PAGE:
Conclusion

In this study, we conducted genome-wide characterization of SSRs in jujube and used SSR markers to determine the transferability of jujube SSR primers to a wide range of angiosperm families. By analyzing the distribution of SSRs in the jujube genome and comparing the SSR pattern among jujube and other related species, we concluded that the jujube genome is significantly enriched for SSR loci compared with seven other species. Jujube SSR primers are valuable for marker-assisted selection in breeding, and their wide transferability would also provide a foundation for their further utilization.

Materials and Methods

Plant materials

Four cultivars of Chinese jujube (Z. jujuba Mill. ‘Dongzao’, ‘Wuhefeng’, ‘Dalilongzao’, and ‘Maoboyan’) and two strains of wild jujube (Z. acidojujuba Cheng et Liu ‘Xingtai 0605’ and ‘Xingtai 16’) were used in the primary evaluation of the new jujube SSR primers. An additional 20 cultivars of Chinese jujube of varied origins (Table 4) were used to verify the efficiencies of the primarily screened SSR primers. A total of 15 angiosperm species from 8 families and 7 orders (Table 5) were used to explore the transferability of the jujube SSR primers. All leaf samples were collected from the jujube germplasm repository of the Agriculture University of Hebei.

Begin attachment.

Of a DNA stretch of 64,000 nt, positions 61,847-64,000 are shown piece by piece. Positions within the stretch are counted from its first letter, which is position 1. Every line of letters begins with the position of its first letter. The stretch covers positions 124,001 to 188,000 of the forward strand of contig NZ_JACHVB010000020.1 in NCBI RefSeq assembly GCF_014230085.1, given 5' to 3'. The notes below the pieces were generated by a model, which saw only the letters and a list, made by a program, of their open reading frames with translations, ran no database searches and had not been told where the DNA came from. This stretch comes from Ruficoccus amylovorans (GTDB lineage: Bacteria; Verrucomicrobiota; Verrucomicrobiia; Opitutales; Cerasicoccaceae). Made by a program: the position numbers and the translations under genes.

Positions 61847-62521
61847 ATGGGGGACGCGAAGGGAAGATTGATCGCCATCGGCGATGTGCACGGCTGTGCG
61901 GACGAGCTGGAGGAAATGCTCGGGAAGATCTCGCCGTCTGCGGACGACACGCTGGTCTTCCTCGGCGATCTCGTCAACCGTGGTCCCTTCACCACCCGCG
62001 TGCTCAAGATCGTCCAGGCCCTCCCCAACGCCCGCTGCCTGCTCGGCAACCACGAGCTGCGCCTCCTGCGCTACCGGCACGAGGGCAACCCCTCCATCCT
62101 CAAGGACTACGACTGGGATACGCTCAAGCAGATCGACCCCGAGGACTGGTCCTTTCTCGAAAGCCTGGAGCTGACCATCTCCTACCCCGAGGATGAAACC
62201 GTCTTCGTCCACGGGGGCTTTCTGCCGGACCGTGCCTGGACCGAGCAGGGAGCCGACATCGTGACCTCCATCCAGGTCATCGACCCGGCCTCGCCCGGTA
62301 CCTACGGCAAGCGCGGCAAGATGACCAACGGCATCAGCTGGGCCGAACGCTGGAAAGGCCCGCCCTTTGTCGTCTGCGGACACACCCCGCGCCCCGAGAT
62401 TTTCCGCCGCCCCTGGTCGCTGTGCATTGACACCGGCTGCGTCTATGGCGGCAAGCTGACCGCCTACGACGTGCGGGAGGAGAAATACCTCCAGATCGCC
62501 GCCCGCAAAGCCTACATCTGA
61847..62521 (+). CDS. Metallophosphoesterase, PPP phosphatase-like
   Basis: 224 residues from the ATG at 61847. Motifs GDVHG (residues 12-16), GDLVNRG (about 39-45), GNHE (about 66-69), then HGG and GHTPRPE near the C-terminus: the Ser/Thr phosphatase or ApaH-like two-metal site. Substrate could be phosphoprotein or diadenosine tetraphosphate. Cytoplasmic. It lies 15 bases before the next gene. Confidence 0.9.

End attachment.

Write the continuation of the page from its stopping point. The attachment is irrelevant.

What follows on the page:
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Table 5. The 15 species used to study the transferability of jujube SSRs.

https://doi.org/10.1371/journal.pone.0127812.t005

DNA extraction and analysis

Genomic DNA was extracted from young leaves of different jujube cultivars using an improved cetyltrimethyl ammonium bromide (CTAB) method [38]. After extraction, 5–10 μl of DNA solution was loaded on a 1.0% agarose gel to assess the sample quality. Then, the DNA quality and concentration were further assessed using a NanoDrop2000.

SSR identification and primer design

Identification and localization of the SSR primers in the Chinese jujube genome were performed using MISA (MIcroSAtellite) software with Perl. The following search criteria were implemented: ≥ 10 repeat units for mononucleotides, ≥ 7 repeat units for dinucleotides, and ≥ 5 repeat units for tri-, tetra-, penta-, and hexanucleotides. Interrupted compound SSRs were also selected when the bases interrupting the two SSRs were ≤ 10 repeat units. Primer pairs were designed using PRIMER 3 and were based on the flanking sequences of the identified SSRs; all primers were synthesized by Sangon Biotech, Shanghai, China.

Comparison of genomic SSRs between jujube and other plants

Genomic data from apple [39], pear [40], peach [41], strawberry [42], Prunus mume [43], mulberry [44], and grape [45] were downloaded from the NCBI database. The genomic SSRs of other species were searched using the same criteria as employed for Chinese jujube and were then compared with the SSRs from the jujube genome. Mononucleotides were generally not very informative [46] and thus were not included in this analysis.